· CARRY A FISH IN A FISHBOWL ON A PUBLIC BUS
· DON’T PAY PROPERTY TAXES ANNUALLY ON YOUR HOUSEHOLD FURNISHINGS
· MAKE UGLY FACES AT PEOPLE
· OR FORGET TO TIE UP YOUR CAR WHILE VISITING A PUBLIC BUILDING.
All of these are actual laws in the state of Oklahoma, which you can be directly jailed for, or fined, then jailed if you miss court.
The United States of America has the largest percentage of citizens behind bars of any nation on earth. Although we have less than 5% of the world’s population, we have 25% of the world’s prisoners.
Not only that but it has become an industry!
Prisons can be privately owned, and in some states, they can have contracts with the department of corrections that mandate a specific number of filled beds, or huge fines to be paid by the state for not finding enough prisoners to keep the beds filled.
Prisoners are often hired out for labor and paid a small fraction of the wages they should receive, far below minimum wage, meanwhile, their prison overlords reap the profits. Oh, boo hoo, you say? Too bad, don’t break the law?
Well, in case the list above is not enough to make you question if they all belong there, this might. Of all the convicted felons in prison in the US, over 95% of them never went to trial.
That’s right! over 9 out of 10 convicted felons were convicted on a plea bargain and never stood in front of a jury. Many times it was all determined by one man or woman, not even a judge.
Why does this matter?
It matters because our legal system is based on the age old principle of the presumption of innocence. The burden of proof lies with the state. It’s hard to prove in a court of law, that a person has committed a crime, beyond a reasonable doubt.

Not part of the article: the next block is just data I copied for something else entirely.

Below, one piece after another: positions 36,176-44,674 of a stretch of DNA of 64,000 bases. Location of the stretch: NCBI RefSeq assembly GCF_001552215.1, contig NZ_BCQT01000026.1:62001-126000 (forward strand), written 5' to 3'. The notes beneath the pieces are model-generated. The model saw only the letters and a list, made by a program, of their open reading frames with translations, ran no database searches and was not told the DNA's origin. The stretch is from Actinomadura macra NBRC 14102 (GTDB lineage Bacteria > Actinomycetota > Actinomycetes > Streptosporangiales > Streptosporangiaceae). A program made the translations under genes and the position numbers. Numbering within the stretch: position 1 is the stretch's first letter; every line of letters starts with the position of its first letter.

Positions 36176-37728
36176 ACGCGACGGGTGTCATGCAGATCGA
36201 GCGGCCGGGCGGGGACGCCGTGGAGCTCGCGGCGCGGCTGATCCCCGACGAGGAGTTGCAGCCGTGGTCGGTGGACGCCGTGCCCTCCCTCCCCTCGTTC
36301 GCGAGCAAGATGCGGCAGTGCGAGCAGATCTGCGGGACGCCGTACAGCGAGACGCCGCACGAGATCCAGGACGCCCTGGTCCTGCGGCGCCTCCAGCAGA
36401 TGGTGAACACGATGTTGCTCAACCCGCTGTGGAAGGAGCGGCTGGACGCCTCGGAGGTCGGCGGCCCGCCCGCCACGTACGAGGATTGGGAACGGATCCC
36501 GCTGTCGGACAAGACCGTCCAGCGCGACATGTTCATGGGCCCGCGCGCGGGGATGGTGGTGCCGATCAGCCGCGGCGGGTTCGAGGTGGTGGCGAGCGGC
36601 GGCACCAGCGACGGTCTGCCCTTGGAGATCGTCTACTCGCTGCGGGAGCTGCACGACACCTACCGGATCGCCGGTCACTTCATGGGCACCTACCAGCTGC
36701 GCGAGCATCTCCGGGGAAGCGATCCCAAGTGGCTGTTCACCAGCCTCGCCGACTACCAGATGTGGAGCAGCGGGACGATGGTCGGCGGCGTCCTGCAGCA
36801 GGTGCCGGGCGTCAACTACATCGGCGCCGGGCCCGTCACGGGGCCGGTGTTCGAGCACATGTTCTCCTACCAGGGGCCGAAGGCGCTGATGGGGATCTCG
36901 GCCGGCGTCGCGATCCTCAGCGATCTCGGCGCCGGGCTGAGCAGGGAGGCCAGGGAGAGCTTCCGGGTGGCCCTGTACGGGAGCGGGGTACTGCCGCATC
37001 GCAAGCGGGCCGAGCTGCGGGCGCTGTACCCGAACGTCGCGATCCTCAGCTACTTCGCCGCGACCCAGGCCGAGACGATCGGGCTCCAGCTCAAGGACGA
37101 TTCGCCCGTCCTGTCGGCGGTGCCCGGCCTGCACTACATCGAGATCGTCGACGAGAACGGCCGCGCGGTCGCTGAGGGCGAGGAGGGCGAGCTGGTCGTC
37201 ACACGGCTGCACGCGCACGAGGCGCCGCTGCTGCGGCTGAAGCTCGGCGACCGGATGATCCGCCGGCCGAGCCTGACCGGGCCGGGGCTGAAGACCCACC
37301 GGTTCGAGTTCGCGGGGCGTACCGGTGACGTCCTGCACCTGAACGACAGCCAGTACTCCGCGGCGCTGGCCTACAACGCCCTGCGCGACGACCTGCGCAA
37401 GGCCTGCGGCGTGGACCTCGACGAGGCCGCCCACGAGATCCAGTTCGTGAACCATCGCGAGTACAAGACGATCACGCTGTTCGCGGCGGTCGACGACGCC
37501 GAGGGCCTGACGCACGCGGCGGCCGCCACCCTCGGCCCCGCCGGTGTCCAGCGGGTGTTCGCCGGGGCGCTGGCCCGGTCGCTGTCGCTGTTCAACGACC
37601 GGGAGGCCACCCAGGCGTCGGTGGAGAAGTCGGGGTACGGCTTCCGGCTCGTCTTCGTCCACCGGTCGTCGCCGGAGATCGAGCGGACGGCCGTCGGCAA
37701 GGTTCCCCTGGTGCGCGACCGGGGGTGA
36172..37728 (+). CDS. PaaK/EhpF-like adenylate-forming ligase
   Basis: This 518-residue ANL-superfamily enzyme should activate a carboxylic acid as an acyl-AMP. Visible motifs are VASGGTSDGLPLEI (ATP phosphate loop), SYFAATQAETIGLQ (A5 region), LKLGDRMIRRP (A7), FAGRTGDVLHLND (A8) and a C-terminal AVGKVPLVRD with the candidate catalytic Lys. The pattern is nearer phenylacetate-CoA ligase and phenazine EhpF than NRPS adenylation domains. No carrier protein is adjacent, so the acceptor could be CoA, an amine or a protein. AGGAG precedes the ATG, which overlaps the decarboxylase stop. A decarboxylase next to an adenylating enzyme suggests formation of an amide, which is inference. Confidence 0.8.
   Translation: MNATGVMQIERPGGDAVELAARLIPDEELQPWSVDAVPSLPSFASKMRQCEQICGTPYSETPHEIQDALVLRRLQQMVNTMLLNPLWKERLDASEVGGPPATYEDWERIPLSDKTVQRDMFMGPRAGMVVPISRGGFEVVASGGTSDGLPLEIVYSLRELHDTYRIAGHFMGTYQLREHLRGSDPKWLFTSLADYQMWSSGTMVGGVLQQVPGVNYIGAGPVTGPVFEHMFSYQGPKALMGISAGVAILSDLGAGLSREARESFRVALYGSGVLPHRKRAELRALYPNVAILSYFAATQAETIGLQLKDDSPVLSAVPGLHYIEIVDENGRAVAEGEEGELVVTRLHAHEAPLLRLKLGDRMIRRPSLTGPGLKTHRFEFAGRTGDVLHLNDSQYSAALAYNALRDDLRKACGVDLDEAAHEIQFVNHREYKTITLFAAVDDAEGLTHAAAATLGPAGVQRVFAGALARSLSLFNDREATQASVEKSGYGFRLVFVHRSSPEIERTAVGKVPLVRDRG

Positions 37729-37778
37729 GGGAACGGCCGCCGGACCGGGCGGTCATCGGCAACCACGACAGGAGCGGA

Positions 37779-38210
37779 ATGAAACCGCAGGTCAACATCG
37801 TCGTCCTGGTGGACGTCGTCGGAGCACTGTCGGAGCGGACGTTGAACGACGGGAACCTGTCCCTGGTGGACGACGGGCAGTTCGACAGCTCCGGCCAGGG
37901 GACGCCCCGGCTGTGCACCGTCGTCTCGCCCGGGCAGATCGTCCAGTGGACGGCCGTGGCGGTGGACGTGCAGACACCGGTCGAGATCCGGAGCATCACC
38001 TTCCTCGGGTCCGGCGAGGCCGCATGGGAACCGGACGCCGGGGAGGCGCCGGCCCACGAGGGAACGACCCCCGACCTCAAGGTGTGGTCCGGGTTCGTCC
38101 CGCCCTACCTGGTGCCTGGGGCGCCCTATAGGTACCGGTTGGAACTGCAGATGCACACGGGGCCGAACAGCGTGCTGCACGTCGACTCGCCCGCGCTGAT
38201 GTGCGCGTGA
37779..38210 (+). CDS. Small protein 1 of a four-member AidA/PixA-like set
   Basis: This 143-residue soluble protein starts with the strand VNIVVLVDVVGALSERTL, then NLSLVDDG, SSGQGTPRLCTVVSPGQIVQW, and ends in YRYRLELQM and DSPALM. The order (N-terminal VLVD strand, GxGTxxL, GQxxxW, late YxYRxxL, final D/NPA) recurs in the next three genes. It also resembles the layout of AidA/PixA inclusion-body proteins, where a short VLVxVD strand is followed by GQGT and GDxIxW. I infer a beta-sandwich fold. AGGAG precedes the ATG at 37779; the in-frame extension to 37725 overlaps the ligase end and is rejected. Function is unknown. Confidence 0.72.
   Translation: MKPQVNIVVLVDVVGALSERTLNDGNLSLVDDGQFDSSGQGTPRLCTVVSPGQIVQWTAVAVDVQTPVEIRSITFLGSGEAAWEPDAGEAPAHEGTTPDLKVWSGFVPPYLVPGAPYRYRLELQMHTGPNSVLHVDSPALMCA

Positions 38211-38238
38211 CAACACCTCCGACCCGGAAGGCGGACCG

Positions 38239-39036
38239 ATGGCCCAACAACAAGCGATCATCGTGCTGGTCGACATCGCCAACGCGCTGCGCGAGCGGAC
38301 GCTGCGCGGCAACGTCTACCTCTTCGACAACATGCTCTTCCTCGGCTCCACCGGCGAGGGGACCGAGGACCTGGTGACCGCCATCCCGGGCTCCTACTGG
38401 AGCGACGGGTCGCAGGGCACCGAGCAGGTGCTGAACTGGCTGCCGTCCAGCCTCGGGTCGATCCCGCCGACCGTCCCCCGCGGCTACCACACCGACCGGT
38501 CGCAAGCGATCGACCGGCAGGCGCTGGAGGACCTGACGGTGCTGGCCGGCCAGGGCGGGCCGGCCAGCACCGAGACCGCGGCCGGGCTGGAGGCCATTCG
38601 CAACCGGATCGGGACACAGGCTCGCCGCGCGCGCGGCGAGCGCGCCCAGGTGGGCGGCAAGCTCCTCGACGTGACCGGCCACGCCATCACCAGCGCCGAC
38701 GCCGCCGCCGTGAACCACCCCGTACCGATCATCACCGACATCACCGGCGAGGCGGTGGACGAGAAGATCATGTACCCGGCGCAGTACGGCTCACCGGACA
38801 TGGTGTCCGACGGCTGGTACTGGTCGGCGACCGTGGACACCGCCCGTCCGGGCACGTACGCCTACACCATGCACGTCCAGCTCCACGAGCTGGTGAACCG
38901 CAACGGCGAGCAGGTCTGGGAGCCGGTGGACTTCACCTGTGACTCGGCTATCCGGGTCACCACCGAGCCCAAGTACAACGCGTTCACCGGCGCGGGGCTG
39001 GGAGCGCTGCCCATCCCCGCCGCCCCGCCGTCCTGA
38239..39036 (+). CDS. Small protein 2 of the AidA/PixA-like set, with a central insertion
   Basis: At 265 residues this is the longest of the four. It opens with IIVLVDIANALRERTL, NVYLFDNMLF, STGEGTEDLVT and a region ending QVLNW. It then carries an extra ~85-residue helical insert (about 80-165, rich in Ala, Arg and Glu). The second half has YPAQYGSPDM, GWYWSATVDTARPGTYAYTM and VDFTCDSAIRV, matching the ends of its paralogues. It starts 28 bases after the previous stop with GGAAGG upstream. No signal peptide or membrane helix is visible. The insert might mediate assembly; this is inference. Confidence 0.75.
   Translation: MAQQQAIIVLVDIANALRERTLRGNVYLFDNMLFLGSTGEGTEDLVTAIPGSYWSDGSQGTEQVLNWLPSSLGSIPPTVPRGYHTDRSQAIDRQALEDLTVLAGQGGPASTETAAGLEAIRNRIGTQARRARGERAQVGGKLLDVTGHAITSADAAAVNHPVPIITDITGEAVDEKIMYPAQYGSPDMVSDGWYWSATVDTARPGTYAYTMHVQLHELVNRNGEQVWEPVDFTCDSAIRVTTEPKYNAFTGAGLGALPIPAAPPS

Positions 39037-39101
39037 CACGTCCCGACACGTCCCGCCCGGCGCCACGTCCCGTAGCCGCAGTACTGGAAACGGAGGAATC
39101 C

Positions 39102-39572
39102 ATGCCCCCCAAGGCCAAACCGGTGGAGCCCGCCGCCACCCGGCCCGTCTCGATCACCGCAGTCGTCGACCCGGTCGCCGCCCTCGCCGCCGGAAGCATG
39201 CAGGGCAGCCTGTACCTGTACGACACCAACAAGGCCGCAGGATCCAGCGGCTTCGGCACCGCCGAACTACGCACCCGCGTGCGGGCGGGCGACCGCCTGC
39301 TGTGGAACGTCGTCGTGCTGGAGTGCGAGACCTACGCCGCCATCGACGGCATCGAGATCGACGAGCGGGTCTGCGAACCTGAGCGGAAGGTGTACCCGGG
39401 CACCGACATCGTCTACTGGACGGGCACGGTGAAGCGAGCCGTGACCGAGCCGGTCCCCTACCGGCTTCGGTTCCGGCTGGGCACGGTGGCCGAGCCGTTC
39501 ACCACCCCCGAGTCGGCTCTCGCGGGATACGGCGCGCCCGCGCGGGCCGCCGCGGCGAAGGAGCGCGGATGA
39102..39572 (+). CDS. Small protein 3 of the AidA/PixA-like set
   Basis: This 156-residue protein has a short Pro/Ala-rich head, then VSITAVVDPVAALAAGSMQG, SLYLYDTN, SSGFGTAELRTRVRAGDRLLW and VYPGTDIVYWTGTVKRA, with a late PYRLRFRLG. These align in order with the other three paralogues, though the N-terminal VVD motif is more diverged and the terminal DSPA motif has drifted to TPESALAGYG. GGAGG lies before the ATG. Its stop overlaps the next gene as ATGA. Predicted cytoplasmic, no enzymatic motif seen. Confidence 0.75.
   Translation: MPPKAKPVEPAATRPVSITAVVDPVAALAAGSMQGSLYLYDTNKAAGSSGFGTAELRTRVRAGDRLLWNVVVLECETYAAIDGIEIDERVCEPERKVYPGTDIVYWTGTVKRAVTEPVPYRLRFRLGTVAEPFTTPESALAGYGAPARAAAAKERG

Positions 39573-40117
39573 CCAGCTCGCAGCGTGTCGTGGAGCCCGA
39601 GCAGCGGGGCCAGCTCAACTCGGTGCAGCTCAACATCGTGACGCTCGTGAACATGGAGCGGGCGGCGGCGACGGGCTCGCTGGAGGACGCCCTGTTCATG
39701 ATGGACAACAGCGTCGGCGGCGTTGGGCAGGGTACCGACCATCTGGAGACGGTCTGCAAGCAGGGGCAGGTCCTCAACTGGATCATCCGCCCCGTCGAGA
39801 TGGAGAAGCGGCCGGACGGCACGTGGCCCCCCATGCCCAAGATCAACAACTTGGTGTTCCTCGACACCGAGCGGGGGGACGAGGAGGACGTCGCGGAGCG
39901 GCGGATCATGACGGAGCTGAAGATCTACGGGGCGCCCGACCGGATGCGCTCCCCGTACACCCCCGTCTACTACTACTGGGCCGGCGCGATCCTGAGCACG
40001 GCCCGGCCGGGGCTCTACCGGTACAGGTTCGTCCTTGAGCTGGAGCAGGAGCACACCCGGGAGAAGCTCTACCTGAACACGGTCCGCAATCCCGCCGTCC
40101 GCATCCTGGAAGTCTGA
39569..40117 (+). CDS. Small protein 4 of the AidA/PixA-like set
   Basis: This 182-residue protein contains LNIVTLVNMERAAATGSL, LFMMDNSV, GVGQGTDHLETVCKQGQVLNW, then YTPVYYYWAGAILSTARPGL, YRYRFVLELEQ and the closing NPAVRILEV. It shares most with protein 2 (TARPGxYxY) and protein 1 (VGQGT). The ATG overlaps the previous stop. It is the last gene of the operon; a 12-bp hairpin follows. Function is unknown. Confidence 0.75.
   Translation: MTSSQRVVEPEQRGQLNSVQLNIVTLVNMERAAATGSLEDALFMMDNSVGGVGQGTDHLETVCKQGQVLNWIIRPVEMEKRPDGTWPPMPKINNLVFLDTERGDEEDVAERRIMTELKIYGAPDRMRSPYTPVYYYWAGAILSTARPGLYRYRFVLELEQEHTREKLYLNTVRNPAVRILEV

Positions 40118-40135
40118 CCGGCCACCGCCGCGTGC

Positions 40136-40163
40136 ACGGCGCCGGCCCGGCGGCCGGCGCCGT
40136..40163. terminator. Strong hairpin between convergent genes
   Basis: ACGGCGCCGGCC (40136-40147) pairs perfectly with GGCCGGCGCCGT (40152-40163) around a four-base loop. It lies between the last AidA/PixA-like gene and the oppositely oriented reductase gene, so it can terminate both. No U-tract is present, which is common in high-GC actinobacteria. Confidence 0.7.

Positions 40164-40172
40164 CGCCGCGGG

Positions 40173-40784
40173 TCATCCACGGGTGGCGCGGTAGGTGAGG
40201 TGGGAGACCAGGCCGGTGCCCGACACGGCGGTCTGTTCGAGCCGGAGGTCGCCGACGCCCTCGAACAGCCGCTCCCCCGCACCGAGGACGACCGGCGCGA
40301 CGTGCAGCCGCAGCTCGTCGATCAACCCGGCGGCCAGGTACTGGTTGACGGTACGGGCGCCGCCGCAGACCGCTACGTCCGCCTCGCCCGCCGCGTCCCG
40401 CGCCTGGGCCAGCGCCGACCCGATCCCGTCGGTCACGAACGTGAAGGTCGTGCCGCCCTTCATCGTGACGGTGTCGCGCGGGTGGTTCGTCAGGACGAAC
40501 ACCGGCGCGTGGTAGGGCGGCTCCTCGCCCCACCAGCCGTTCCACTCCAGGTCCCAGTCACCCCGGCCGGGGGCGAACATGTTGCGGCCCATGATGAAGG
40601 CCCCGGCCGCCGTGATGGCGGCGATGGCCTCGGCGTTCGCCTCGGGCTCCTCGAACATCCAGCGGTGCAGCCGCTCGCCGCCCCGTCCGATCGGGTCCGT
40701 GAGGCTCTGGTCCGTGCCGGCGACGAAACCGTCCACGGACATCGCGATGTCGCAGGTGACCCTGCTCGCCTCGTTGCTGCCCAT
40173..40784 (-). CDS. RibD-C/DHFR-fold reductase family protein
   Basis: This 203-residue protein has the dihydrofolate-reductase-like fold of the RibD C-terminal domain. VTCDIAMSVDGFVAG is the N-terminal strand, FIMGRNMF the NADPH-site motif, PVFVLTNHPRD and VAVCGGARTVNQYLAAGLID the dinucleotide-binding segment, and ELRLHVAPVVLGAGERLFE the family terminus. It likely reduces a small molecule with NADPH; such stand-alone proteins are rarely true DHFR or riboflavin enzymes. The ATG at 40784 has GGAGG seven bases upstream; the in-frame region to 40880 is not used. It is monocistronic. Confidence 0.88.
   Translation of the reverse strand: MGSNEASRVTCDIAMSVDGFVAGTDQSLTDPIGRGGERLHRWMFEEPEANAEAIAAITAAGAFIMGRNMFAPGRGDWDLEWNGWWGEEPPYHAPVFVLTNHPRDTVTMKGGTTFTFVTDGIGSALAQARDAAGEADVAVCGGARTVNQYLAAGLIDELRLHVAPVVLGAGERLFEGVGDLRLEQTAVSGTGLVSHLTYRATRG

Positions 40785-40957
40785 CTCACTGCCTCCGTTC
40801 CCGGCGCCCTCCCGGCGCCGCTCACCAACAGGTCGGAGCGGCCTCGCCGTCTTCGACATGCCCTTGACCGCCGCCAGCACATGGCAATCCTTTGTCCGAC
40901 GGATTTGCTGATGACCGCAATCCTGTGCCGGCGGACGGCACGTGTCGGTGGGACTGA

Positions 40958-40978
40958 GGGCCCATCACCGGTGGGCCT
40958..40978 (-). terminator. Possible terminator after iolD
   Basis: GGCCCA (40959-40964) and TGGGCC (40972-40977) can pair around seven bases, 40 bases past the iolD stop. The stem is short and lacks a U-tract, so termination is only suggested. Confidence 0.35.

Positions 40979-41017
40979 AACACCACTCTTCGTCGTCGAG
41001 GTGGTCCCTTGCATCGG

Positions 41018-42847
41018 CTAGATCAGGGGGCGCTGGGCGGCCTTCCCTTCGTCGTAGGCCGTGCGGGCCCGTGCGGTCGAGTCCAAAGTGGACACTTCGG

So, prosecutors, knowing this, quote the stats of how many convictions they have earned, versus exonerations. They scare prisoners by telling them, they are virtually assured to be convicted and sent to prison for the maximum sentence.
But, only those cases that are assured “slam dunks” are ever allowed to go to trial. They will offer immunity, if they believe the prisoner is innocent, or not a danger, they will offer a reduced sentence if they think they can get it.
So prisoners are agreeing to plead guilty based on a small number of easy to win cases!
When placed in front of a jury, the accused has the chance to tell their own story. The jury has a chance to determine if the police, the prosecutor and the system have done their job. There is a great deal of accountability in it.
By shortcutting this process in the vast majority of our criminal cases, we allow the “justice system” to essentially run unchecked. Juries are not just for determining guilt or innocence, they force the system to operate by the rules.
So, that’s why it matters that you are two steps away from a jail cell at nearly every moment of every day.
And, actually, it is worse than that. In most states, the arresting officer has, as their sole discretion, the determination of what constitutes “resisting arrest”. You can literally be charged with this crime for ANY reason they determine worthwhile.
So, what can we do about it? There’s a lot, actually. We can volunteer for jury duty. We can educate our fellow citizens to the problem. We can help change laws. We can wake people up.
Want to learn something cool? Research a concept called jury nullification!
Juries can vote not to convict when they believe a law is unjust, which in turn sets legal precedence and can work to fight unjust laws. So, there is a lot of good that comes out of the jury system that we are currently missing in our society.